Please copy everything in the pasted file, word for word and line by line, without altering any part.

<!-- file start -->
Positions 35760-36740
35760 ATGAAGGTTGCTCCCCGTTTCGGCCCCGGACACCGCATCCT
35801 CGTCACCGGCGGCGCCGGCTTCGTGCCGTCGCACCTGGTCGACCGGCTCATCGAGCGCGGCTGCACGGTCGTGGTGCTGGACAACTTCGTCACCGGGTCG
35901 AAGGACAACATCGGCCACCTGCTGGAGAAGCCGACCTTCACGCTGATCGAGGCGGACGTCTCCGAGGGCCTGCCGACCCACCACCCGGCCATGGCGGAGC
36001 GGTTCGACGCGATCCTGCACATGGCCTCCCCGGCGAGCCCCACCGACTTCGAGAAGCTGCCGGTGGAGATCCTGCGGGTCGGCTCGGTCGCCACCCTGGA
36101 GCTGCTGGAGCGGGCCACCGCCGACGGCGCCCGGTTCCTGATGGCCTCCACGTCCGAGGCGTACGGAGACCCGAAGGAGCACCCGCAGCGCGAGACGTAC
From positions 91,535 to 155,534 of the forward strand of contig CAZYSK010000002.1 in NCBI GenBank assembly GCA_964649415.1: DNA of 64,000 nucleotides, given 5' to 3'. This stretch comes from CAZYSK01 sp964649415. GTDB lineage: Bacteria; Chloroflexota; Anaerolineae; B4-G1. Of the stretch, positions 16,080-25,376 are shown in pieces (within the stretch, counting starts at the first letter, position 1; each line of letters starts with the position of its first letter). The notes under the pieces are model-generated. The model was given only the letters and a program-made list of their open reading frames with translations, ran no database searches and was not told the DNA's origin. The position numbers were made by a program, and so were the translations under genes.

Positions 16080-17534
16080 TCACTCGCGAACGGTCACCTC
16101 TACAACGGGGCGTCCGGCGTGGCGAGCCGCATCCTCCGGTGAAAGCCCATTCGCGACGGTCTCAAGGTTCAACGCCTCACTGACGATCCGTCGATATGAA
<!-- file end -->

Positions 35760-36740
35760 ATGAAGGTTGCTCCCCGTTTCGGCCCCGGACACCGCATCCT
35801 CGTCACCGGCGGCGCCGGCTTCGTGCCGTCGCACCTGGTCGACCGGCTCATCGAGCGCGGCTGCACGGTCGTGGTGCTGGACAACTTCGTCACCGGGTCG
35901 AAGGACAACATCGGCCACCTGCTGGAGAAGCCGACCTTCACGCTGATCGAGGCGGACGTCTCCGAGGGCCTGCCGACCCACCACCCGGCCATGGCGGAGC
36001 GGTTCGACGCGATCCTGCACATGGCCTCCCCGGCGAGCCCCACCGACTTCGAGAAGCTGCCGGTGGAGATCCTGCGGGTCGGCTCGGTCGCCACCCTGGA
36101 GCTGCTGGAGCGGGCCACCGCCGACGGCGCCCGGTTCCTGATGGCCTCCACGTCCGAGGCGTACGGAGACCCGAAGGAGCACCCGCAGCGCGAGACGTAC
From positions 91,535 to 155,534 of the forward strand of contig CAZYSK010000002.1 in NCBI GenBank assembly GCA_964649415.1: DNA of 64,000 nucleotides, given 5' to 3'. This stretch comes from CAZYSK01 sp964649415. GTDB lineage: Bacteria; Chloroflexota; Anaerolineae; B4-G1. Of the stretch, positions 16,080-25,376 are shown in pieces (within the stretch, counting starts at the first letter, position 1; each line of letters starts with the position of its first letter). The notes under the pieces are model-generated. The model was given only the letters and a program-made list of their open reading frames with translations, ran no database searches and was not told the DNA's origin. The position numbers were made by a program, and so were the translations under genes.

Positions 16080-17534
16080 TCACTCGCGAACGGTCACCTC
16101 TACAACGGGGCGTCCGGCGTGGCGAGCCGCATCCTCCGGTGAAAGCCCATTCGCGACGGTCTCAAGGTTCAACGCCTCACTGACGATCCGTCGATATGAA